Sara Watkins has always been a performer who’s very willing to share the spotlight. In her early years with Nickel Creek her violin virtuosity often took a backseat to Chris Thile‘s mandolin and her brother Sean‘s guitar. The Watkins Family Hour, both as a live showcase and on record, finds her and Sean joined by a whole host of fellow musicians, jamming on a wide variety of material. Meanwhile, Watkins‘ previous solo albums have found her exploring a lot of folk, country, and pop sounds but bringing her voice to the fore.
It wasn’t until the 2010’s that she really started to assert herself as a vocalist and songwriter. There are moments on Nickel Creek’s 2014 album A Dotted Line where she forcefully takes the lead, and in her newer group I’m With Her, she always feels like a full partner and contributor. So it was interesting to go into Under the Pepper Tree, her first solo record in five years, with that assertiveness in mind. And then to discover that this is a covers album largely intended as lullabies for small children.
So yes, with Under the Pepper Tree, quiet Watkins makes her full return. But her vocal chops are on full display despite the subdued nature of the record. The musical arrangements here tend towards the sparse, often with just one or two instruments supporting the vocals. It puts the focus squarely on the melodies here and her performance. These songs also tend to be short, with only three of the 15 tracks lasting more than three minutes.
She opens with a big swing, taking on “Pure Imagination” from Willy Wonka and the Chocolate Factory. Tremolo violin, rolling piano, and twinkling bells recreate the song’s basic feel, while Watkins sings with confidence. It’s a strong performance, and interestingly, she makes it slide right into “Second Star From the Right” from Disney’s Peter Pan. Watkins changes the song into a folky ballad with soft acoustic guitar, ditching the 1950s-era stacked vocal harmonies. The rest of the first half of the album continues in this vein, transitioning from one song to the next seamlessly. After a side break for vinyl listeners, the back half of the record operates in the same fashion.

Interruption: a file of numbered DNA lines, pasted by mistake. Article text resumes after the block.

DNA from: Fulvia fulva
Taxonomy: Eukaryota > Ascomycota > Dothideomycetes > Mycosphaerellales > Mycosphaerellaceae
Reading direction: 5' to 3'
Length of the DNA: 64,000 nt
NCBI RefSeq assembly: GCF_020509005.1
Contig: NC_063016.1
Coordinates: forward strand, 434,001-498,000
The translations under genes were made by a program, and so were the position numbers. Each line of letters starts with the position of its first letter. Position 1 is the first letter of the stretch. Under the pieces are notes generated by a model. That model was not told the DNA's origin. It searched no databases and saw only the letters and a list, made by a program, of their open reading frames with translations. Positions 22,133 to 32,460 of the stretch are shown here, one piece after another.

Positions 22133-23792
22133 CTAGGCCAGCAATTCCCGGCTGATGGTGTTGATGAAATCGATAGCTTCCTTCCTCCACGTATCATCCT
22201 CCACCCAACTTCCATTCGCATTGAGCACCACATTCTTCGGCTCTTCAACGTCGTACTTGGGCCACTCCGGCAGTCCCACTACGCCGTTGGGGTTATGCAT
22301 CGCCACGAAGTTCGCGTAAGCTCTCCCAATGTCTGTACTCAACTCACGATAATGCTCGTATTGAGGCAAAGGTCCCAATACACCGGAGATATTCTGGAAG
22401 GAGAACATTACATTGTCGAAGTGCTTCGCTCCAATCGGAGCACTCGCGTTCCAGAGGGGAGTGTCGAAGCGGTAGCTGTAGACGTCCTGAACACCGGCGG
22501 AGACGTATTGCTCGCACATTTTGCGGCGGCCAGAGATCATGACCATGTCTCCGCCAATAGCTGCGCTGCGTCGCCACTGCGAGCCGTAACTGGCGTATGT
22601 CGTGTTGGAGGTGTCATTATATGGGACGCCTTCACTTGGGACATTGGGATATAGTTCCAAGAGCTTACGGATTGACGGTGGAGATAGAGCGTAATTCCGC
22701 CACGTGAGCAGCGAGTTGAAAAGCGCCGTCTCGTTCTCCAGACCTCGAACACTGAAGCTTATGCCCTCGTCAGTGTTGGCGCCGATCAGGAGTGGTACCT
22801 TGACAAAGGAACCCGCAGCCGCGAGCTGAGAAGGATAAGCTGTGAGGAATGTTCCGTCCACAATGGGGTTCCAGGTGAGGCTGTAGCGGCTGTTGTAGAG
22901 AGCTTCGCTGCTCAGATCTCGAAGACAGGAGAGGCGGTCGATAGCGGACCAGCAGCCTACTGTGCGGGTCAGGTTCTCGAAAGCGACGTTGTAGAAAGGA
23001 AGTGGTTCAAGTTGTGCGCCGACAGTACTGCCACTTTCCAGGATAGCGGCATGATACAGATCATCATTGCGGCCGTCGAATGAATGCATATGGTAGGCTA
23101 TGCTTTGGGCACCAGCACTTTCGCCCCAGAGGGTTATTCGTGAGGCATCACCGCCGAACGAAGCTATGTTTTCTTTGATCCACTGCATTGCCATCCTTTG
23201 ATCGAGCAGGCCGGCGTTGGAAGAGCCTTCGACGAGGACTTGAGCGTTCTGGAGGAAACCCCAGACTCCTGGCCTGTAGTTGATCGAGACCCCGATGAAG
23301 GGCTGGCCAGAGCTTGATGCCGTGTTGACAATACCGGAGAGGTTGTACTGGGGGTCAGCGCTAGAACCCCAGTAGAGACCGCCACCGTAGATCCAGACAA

The guest stars are kept to a minimum here, but both of Watkins’ bands show up for a track apiece. Sean Watkins and Chris Thile add harmonies, guitar, and mandolin for “Blue Shadows on the Trail”, from Roy Rogers in the late 1940s, hearkening back to the band’s teenage years covering cowboy songs. I’m With Her’s Sarah Jarosz and Aoife O’Donovan are here for another classic cowboy song, “Tumbling Tumbleweeds”, adding beautiful harmonies as well as slightly more robust instrumentation. Watkins’ young daughter is featured on “Edelweiss”, joining in here and there on the vocals, and it’s pretty adorable.
The balance of the album is a quick and easy listen, and it’s very calming. I’m not sure if anyone needs another version of “When You Wish Upon a Star”, but if so, Watkins has a take here. She’s a little more successful with slightly less familiar songs. “La La Lu”, a literal lullaby from Disney’s Lady and the Tramp, is given an enthusiastic, sprightly rendition. Her version of Harry Nilsson’s “Blanket for a Sail” may be the album’s liveliest song. It has jaunty violin accents, fun harmonies from Dawes’ Taylor Goldsmith, and the only appearance of drums on the record.
The album also includes a pair of originals. The title track, “Under the Pepper Tree”, is a 70-second solo violin instrumental with a bluegrassy feel. “Night Singing” is a lovely acoustic guitar song with a plaintive vocal melody that manages to feel like a warm blanket. The record finishes out with another actual lullaby, The Beatles’ “Good Night”, originally written by John Lennon for his son, Julian. Watkins replaces the orchestral accompaniment of the original with restrained piano playing. She even whispers, “Good night, everyone”, during the song’s outro. Hopefully, any children listening to the album at bedtime will actually be lulled to sleep; it’s certainly a pleasant way to finish out the set.
Under the Pepper Tree ultimately succeeds in its aim of presenting relaxed, child-friendly songs. Anyone looking for a very chilled-out, folk song-style experience may find a lot to like. Adults who grew up with midcentury Disney movies will find plenty of nostalgic, half-remembered songs tickling their brains here. For parents with very young children, maybe five and under, this album could be a winner. Older kids are probably already aging out of this music. So the appeal of this album seems limited. It’s the kind of project that seems borne out of this specific moment, where a touring musician unexpectedly is spending an inordinate amount of time at home due to the pandemic and decides to do something geared towards that experience. For most fans of Watkins, Under the Pepper Tree will probably end up as more of a curiosity than a regular go-to record.